By Ana Swanson
President Donald Trump and South Korean President Moon Jae-in enter the Rose Garden of the White House on Friday. (Calla Kessler/The Washington Post)
Trump had nice things to tweet Friday morning about his meeting with South Korean President Moon Jae-In. Hours later, standing just a few feet from the foreign leader, Trump slammed the country for its trade practices.
The president welcomed South Korea’s cooperation on confronting the North Korean nuclear threat, even as he criticized the country for exporting more to the United States than it imports, restricting sales of U.S. autos, and enabling China in circumventing global trade rules.
“From when the U.S.-Korea trade deal was signed in 2011 to 2016 — and you know who signed it, you know who wanted it — our trade deficit with South Korea has increased by more than $11 billion. Not exactly a great deal,” Trump said.
The U.S. ran a $17 billion trade deficit in goods and services with South Korea in 2016, with a $27.7 billion deficit in goods offset only somewhat by a $10.7 billion surplus in services.
The newly elected Moon had come to the United States for his first foreign trip as president. But while Trump praised South Korea for its cooperation on security issues and expressed confidence in an improving the economic relationship, he didn’t pull any punches.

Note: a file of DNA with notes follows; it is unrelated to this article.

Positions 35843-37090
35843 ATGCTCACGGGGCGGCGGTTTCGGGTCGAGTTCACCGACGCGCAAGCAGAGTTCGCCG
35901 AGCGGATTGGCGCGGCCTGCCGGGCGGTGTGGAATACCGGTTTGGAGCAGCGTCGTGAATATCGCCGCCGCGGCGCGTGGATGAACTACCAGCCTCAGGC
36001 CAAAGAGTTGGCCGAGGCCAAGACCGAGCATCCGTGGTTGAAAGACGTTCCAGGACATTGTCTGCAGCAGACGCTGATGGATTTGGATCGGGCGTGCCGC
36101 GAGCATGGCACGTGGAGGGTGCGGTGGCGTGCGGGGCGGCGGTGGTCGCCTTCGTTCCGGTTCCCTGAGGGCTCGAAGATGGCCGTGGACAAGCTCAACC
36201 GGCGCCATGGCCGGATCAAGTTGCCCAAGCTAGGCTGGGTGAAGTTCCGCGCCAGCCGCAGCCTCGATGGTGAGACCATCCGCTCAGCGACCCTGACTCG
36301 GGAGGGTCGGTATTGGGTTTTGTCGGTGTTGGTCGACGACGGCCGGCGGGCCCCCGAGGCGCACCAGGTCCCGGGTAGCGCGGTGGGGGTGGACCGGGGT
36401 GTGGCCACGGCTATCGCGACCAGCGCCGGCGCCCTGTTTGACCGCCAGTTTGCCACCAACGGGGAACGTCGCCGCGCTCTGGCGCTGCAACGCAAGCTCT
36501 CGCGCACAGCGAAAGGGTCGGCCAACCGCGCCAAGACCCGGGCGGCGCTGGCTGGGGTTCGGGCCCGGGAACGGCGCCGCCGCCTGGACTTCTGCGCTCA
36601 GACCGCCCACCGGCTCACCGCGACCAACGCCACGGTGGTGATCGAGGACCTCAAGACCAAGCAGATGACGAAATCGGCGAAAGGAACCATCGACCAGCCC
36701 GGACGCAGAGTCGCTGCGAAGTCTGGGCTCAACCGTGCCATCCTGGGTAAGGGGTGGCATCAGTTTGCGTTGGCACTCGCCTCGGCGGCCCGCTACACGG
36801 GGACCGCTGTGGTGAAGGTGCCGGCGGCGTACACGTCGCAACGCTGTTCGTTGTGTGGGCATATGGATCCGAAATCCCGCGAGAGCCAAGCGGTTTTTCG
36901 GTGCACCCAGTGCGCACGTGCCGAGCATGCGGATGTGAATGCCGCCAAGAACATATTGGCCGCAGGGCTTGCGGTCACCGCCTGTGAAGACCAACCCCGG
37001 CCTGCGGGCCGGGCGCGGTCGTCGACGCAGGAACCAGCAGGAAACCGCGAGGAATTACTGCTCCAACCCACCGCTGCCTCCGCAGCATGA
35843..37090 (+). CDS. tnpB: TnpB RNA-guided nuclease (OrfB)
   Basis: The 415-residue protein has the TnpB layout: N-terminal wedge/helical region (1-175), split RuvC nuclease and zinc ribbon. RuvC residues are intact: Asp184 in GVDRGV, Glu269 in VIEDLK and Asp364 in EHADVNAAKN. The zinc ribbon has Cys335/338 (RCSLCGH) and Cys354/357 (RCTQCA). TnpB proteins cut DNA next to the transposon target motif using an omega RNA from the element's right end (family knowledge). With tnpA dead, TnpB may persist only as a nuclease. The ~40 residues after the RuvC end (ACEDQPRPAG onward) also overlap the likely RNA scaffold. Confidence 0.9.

He called on South Korea to open its markets to American cars and “to stop enabling the export of dumped steel.”
Scott Paul, the president of the Alliance for American Manufacturing, which represents steel companies as well as workers, says that some ultra-cheap Chinese steel finds its way through the South Korean market into the United States, circumventing restrictions the U.S. has placed on these products.
South Korea is the second-largest supplier of steel to the United States. The Trump administration is currently considering …read more